Nothing of Louisa’s writing be it poetry or prose, as far as this author knows, says anything of the Tempe she knew. The sandstone cottage on Renwick Street of which there is a photograph in Colin Roderick’s ‘The Real Henry Lawson,’ is claimed to be the ‘Warren’ Lodge on the Holt estate at Tempe, demolished in 1947. Roderick also tells us that Louisa could hear the clank of chains and the shrieks of convicts in the night. Whether this was a symptom of her madness that eventually left her to die in Gladesville Asylum in 1920 is not at all clear. The site of her home and the street itself is now in its entirety factories, and cut off from easy access to Tempe by the Illawarra railway line. What we do not see is the level crossing which at one time made Renwick and what is now Edgar Street the one street and connected Louisa’s home very much to Tempe. The level crossing keeper’s house, was a standard railway design having a single chimney in the centre of the floor plan. A Marrickville Council Heritage plan of the 1980’s valued it but State Rail didn’t and having the last say in such matters it went the way of Louisa Lawson’s cottage.

Can we once again imagine Louisa in her large garden, assisted by her father Henry Albury, her grandchildren, those of her son Peter beside her and her other son Charles playing the concertina? Perhaps see Louisa as she makes her way along Unwins Bridge road to visit Peter who lived at 21 Bridge St. Sydenham? It was in this house, Coringa, that Louisa lived in 1919 prior to her being placed in Gladesville Hospital for the Insane in early 1920. Sad that her life was to end in madness and poverty, estrangement from Henry and his all too well documented problems, the insanity of Charles, and her home falling into decay. Feminist Louisa may have been but her verse has many references to God, is at times strangely patriotic and sympathetic toward the opposite sex, altogether a uniquely Victorian woman. Perhaps her best memorial is that to another resident of Tempe, Henry Kendall. It was Louisa, on his death in 1882 who discovering the grave only marked by a simple wooden cross, initiated a fund raising drive that was responsible for the present magnificent monument in Waverly cemetery. She was buried with Methodist forms in the Anglican section of Rookwood cemetery.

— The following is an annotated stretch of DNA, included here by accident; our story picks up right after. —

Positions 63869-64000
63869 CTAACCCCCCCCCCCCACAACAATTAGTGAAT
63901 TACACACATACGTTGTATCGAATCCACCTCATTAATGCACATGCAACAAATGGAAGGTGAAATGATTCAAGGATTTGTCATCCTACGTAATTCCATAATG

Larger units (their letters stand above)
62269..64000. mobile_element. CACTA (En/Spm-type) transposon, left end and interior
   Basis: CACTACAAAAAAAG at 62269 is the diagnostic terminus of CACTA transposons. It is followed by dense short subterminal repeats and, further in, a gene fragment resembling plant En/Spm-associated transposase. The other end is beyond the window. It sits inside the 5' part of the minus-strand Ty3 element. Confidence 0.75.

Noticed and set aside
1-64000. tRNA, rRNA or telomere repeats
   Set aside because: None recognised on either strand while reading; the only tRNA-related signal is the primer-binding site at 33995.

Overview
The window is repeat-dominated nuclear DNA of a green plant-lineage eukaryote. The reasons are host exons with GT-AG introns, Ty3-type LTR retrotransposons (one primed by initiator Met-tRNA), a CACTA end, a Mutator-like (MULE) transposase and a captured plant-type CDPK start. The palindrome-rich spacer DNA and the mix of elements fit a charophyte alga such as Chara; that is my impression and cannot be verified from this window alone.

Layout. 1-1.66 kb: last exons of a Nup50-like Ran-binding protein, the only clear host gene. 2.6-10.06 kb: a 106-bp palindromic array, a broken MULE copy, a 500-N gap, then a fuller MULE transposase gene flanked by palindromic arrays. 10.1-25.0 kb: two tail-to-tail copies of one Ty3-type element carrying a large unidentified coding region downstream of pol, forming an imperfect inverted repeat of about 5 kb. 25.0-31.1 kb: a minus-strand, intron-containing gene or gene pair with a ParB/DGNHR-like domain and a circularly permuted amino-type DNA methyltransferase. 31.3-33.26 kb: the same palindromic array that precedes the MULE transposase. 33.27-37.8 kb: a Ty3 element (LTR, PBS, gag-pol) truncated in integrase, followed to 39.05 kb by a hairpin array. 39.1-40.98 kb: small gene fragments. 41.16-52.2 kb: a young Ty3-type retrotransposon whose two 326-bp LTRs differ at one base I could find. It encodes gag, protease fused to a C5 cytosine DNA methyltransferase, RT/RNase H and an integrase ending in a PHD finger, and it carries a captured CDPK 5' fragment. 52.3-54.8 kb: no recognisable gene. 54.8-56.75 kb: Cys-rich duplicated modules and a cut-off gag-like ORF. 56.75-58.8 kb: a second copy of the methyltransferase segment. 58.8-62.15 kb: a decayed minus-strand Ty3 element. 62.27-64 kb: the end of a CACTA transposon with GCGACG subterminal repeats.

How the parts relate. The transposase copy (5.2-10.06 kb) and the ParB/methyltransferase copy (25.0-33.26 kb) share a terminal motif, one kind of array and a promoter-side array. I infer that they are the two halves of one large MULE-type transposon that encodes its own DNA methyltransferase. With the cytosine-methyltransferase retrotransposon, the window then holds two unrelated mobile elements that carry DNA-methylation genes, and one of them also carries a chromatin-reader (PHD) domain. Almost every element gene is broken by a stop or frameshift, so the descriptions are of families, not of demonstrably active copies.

Manning Clark’s first volume of autobiography is appropriately called ‘The Puzzles of Childhood’, The first four pages are those which relate to St. Peters and with regard to truth they appear to have a peculiarly uneven quality. It was Manning Clark’s grandfather who arriving from England in 1883 settled with Manning Clark’s father Charles and a sister at St. Peters. His grandfather’s name was Thomas William Benjamin Clark. It was the name he gave when Manning Clark’s aunts were baptised at St. Peters. On only one occasion does he identify his grandfather and then only as Thomas. In contrast we know his grandmother was Jane Ann Logan. Manning Clark writes,

‘My grandfather always a law unto himself, changed his trade; he became a builder after they arrived in Sydney in 1883. He became a house owner. He bought a house in Brown Street St. Peters, and became a petit-bourgeois property-owner, a man with a stake in the land.’